For this reason, we believe BR 188.8.131.52.1 should continue, and we are working with other CAs in the Forum’s Validation Working Group to clarify how 184.108.40.206.1 should be applied, and thereby make it stronger.
In the meantime, we will not be supporting Ballot 218.
From: Jonathan Rudenberg [mailto:jonathan at titanous.com]
Sent: January 22, 2018 1:38 PM
To: Bruce Morton <Bruce.Morton at entrustdatacard.com>; CA/Browser Forum Public Discussion List <public at cabforum.org>
Cc: Geoff Keating <geoffk at apple.com>
Subject: Re: [cabfpub] [EXTERNAL] Verification of Domain Contact and Domain Authorization Document
> On Jan 22, 2018, at 13:05, Bruce Morton via Public <public at cabforum.org> wrote:
> We put together an example of using method 1. Please see attached.
Thanks for posting this. I was initially unclear on how 220.127.116.11.1 worked in practice, and this walkthrough made the pieces fit together for me.
Unfortunately, the implementation described does nothing to verify domain control, and so should obviously be removed from the BRs immediately. Additionally, given the level of weakness I think it would make a lot of sense to revalidate or revoke all certificates that are currently valid and have been issued using this method.
The phone number in a D&B record that matches the Registrant Organization and address from the WHOIS does not indicate domain control, all it indicates is that someone put a record into the D&B database. There are >25 results matching ‘Apple’ with an address in California in the D&B database, so clearly they don’t do any duplicate prevention, which makes sense because business entity names are not unique. This means that anyone who can either a) create a new D&B entry that would match your search or b) edit an existing D&B entry matching your search has the ability to receive certificates using this method. Obviously neither a) or b) indicate domain control, so this method is completely inadequate.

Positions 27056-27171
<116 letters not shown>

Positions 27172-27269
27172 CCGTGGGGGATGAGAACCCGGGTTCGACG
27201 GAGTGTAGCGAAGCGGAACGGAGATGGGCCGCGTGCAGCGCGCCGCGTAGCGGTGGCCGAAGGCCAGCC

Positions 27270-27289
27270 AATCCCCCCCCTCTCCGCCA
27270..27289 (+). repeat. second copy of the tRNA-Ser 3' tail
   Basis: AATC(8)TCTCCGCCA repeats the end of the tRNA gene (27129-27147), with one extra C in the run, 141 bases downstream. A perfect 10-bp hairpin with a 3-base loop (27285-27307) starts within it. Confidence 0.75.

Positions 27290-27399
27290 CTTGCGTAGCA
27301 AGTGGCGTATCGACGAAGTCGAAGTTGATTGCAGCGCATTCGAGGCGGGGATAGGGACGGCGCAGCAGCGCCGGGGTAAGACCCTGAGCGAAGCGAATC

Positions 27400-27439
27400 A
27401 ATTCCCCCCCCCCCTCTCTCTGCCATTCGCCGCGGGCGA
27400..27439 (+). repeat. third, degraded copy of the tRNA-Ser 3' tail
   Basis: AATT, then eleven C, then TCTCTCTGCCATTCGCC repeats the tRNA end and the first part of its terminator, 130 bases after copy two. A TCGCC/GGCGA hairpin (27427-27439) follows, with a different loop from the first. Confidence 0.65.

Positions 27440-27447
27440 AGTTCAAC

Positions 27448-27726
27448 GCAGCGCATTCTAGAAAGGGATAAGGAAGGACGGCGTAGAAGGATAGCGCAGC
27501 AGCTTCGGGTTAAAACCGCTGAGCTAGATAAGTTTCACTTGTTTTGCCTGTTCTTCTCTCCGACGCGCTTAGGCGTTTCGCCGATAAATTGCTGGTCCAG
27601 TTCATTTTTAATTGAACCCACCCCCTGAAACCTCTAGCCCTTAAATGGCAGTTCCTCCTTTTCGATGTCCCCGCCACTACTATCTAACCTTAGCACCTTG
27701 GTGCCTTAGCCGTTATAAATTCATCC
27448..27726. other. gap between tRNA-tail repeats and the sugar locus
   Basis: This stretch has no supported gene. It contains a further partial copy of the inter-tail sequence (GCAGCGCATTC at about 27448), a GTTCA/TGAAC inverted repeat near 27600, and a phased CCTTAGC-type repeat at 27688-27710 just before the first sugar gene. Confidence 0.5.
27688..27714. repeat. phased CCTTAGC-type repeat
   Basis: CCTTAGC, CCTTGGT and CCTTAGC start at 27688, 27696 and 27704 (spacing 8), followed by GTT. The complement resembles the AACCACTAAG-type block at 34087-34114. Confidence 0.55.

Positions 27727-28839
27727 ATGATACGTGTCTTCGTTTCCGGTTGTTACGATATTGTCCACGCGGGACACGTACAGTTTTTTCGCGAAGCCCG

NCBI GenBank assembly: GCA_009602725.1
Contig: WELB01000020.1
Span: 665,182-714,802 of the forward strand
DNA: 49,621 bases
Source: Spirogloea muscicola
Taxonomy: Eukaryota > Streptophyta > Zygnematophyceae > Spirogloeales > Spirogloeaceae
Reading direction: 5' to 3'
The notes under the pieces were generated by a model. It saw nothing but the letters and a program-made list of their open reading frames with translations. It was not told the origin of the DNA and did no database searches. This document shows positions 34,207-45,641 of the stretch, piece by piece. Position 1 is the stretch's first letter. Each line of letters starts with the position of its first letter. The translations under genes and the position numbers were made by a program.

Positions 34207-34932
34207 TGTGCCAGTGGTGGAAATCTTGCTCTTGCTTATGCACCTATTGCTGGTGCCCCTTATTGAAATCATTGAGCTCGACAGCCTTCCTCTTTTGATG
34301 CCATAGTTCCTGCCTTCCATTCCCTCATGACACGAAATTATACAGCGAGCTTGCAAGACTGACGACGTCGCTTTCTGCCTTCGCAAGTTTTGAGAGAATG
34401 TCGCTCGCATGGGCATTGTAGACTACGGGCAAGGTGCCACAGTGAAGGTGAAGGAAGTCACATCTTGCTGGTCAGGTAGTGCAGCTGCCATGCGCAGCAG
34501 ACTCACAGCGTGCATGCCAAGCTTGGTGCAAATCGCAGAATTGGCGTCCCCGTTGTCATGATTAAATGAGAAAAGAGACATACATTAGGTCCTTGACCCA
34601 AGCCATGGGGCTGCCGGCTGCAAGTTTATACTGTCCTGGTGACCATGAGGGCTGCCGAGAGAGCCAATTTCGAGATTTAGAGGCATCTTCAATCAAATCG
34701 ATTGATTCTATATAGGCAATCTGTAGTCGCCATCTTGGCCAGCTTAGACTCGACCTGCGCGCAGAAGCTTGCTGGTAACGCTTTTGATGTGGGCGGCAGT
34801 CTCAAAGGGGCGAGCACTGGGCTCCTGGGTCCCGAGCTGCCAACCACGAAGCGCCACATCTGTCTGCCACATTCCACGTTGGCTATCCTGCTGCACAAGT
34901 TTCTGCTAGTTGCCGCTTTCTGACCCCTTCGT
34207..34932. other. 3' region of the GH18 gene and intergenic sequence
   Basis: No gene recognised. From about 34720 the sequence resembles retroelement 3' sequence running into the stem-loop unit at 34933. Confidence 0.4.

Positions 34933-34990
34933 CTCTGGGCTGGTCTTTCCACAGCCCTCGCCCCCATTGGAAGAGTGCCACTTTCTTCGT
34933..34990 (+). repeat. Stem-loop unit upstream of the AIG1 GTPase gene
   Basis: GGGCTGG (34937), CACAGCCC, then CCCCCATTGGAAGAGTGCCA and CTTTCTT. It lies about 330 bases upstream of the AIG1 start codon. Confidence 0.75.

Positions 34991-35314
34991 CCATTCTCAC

Additionally, even without any changes to the D&B database, there is no link between the Applicant Authorization Contact and domain control. This means that anyone accessible via the phone number in D&B can authorize the issuance of a certificate. So if the phone number is a corporate switchboard, anyone in the phone directory, including janitorial staff, interns, and temporary contractors would be capable of authorizing certificate issuance if their name was specified as the Applicant Authorization Contact.
There are a bunch of other potential issues that come to mind, but this method is already so hopelessly broken that I don’t think it makes sense to continue.
More information about the Public